Exodus 15:22-18:27 4/11/2010
In the wilderness of Shur the Israelites had no water. At Marah they had water, but it was bitter; so that they could not drink it. God can make bitter to us that from which we promise ourselves most, and often does so in the wilderness of this world, that our wants, and disappointments in the creature, may drive us to the Creator, in whose favour alone true comfort is to be had. In this distress the people fretted, and quarrelled with Moses. Hypocrites may show high affections, and appear earnest in religious exercises, but in the time of temptation they fall away. Even true believers, in seasons of sharp trial, will be tempted to fret, distrust, and murmur. But in every trial we should cast our care upon the Lord, and pour out our hearts before him. We shall then find that a submissive will, a peaceful conscience, and the comforts of the Holy Ghost, will render the bitterest trial tolerable, yea, pleasant. Moses did what the people had neglected to do; he cried unto the Lord. And God provided graciously for them. He directed Moses to a tree which he cast into the waters, when, at once, they were made sweet. Some make this tree typical of the cross of Christ, which sweetens the bitter waters of affliction to all the faithful, and enables them to rejoice in tribulation. But a rebellious Israelite shall fare no better than a rebellious Egyptian. The threatening is implied only, the promise is expressed. God is the great Physician. If we are kept well, it is he that keeps us; if we are made well, it is he that recovers us. He is our life and the length of our days. Let us not forget that we are kept from destruction, and delivered from our enemies, to be the Lordâ€™s servants. At Elim they had good water, and enough of it. Though God may, for a time, order his people to encamp by the bitter waters of Marah, that shall not always be their lot. Let us not faint at tribulations.
1. (Exodus 16:2-4) The Israelites come to the wilderness of Sin. They
murmur for food, God promises bread from heaven.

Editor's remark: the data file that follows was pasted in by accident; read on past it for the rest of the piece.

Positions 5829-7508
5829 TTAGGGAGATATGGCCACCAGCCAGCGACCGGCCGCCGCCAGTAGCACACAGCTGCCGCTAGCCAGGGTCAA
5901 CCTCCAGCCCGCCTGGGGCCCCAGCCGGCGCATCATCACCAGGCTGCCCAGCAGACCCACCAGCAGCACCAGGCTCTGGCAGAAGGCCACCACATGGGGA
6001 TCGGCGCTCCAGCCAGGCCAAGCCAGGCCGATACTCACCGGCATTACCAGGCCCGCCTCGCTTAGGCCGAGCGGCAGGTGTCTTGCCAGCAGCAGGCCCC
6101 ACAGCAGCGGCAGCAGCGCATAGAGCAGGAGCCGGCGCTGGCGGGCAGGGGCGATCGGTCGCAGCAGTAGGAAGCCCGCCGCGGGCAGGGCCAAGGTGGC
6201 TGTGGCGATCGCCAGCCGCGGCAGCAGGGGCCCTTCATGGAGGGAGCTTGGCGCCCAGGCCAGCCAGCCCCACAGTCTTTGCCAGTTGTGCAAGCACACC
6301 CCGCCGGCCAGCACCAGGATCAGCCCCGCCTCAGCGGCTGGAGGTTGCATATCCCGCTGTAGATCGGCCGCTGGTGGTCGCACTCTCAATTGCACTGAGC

Exodus. 16:2 In the desert the whole community grumbled against Moses and Aaron. 3 The Israelites said to them, â€œIf only we had died by the LORDâ€™s hand in Egypt! There we sat around pots of meat and ate all the food we wanted, but you have brought us out into this desert to starve this entire assembly to death.â€4 Then the LORD said to Moses, â€œI will rain down bread from heaven for you. The people are to go out each day and gather enough for that day. In this way I will test them and see whether they will follow my instructions.
The provisions of Israel, brought from Egypt, were spent by the middle of the second month, and they murmured. It is no new thing for the greatest kindness to be basely represented as the greatest injuries. They so far undervalue their deliverance, that they wished they had died in Egypt; and by the hand of the Lord, that is, by the plagues which cut off the Egyptians. We cannot suppose they had plenty in Egypt, nor could they fear dying for want in the wilderness, while they had flocks and herds: none talk more absurdly than murmurers. When we begin to fret, we ought to consider, that God hears all our murmurings. God promises a speedy and constant supply. He tried whether they would trust him, and rest satisfied with the bread of the day in its day. Thus he tried if they would serve him, and it appeared how ungrateful they were. When God plagued the Egyptians, it was to make them know he was their Lord; when he provided for the Israelites, it was to make them know he was their God.